Look at the Better Capital team — we are a gang of people with the right experience in the right industry for us - www.bettercapital.co.uk Your readers might enjoy our A-Z of Private Equity terms, by the way. They are worth a read before you ever make another investment! www.bettercapital.co.uk
Turnarounds — the big investment opportunity right now?
It’s not happening yet and many businesses will struggle on, helped by the banks which would rather roll over a loan or extend a facility rather than face a write off. But there are many businesses out there which are not worthy of survival long term, now or later, and they won’t be saved by a turnaround today or tomorrow. I have seen 200+ deals this year at Better Capital, but only five had the right characteristics for us to make into a successful turnaround.
The turnaround market always picks up as an economy is coming out of recession. Although, it has been delayed this time around, the stats suggest that, when it does come, the opportunity will be massive, because this recession has been so deep. When it comes, and it will, it’s partly in the hands of the banks as I said, but it is also in the hands of the Coalition.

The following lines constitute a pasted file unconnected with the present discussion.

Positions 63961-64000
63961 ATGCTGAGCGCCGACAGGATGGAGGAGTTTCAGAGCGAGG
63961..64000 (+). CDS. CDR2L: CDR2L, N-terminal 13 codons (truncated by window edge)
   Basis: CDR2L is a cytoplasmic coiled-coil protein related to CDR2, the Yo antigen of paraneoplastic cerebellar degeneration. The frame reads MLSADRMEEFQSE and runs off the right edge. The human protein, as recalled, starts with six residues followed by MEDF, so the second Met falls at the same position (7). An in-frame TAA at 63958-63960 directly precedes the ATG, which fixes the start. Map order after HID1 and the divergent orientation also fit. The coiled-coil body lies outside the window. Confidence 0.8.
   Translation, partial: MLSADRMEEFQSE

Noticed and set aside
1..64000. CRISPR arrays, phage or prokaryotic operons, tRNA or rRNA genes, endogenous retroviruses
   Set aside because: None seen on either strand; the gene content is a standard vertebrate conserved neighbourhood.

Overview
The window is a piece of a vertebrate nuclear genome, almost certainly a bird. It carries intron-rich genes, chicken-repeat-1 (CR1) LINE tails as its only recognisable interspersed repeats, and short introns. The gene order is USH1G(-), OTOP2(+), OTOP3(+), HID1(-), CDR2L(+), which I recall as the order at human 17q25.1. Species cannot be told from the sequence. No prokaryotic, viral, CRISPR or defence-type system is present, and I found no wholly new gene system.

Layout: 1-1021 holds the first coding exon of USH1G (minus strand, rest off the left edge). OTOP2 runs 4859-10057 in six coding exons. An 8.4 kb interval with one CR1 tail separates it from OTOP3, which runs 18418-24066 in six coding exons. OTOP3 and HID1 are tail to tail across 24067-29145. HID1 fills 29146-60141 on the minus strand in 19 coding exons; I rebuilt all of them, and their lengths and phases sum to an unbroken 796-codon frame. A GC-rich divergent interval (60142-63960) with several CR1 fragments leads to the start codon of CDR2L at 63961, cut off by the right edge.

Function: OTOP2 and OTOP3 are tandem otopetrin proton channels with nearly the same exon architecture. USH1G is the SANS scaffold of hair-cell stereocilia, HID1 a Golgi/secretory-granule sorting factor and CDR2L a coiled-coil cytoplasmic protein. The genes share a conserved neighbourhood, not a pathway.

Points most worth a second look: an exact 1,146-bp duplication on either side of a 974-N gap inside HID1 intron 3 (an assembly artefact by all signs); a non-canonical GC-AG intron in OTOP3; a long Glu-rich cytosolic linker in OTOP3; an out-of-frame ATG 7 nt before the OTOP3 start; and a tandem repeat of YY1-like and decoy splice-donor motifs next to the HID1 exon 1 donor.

Should angels be turnaround investors — if so why and how?
As a rule, no no no! There are a few angels who can do the job, but you need a tremendous mixture of skills to get a turnaround investment right; many more than investing in a young business.
You might think I would say it, but most angels would be better off buying some Better Capital shares to get exposure to the turnaround sector and then concentrate their investing on finding a great young business to back. And remember I have made more money personally from my angel investing activities than from my earnings as a private equity fund manager! However, if you do want to invest in turnarounds, read our Compair case study cfm which is a classic in how to get it right. And tell your readers to take note of how much cash needs to be put into a turnaround to get the right result. Expecting success in a turnaround, if you bootstrap it, is dumb.
Should you chase your stars or protect your sufferers?
Chase your stars definitely, even if your instinct (and it is the instinct of nearly all of us) is to protect our sufferers.
If you only have £100k left what should you spend it on?
If you are an investor? To be honest, if the business or businesses you have backed or want to back is rubbish, you would be better off putting it on the number 36 at the casino.
You need to decide whether the business is rubbish. But what I really mean by this is that if you cannot afford to lose, don’t play. The odds in angel investing, and in turnarounds too, are bad. And if you are an entrepreneur with hardly any cash left in the bank you should spend your final pennies getting your team in better shape. Use the money to get rid of the noxious rubbish in your team so you can move on. Why did you call your new business Better Capital? Because it should be!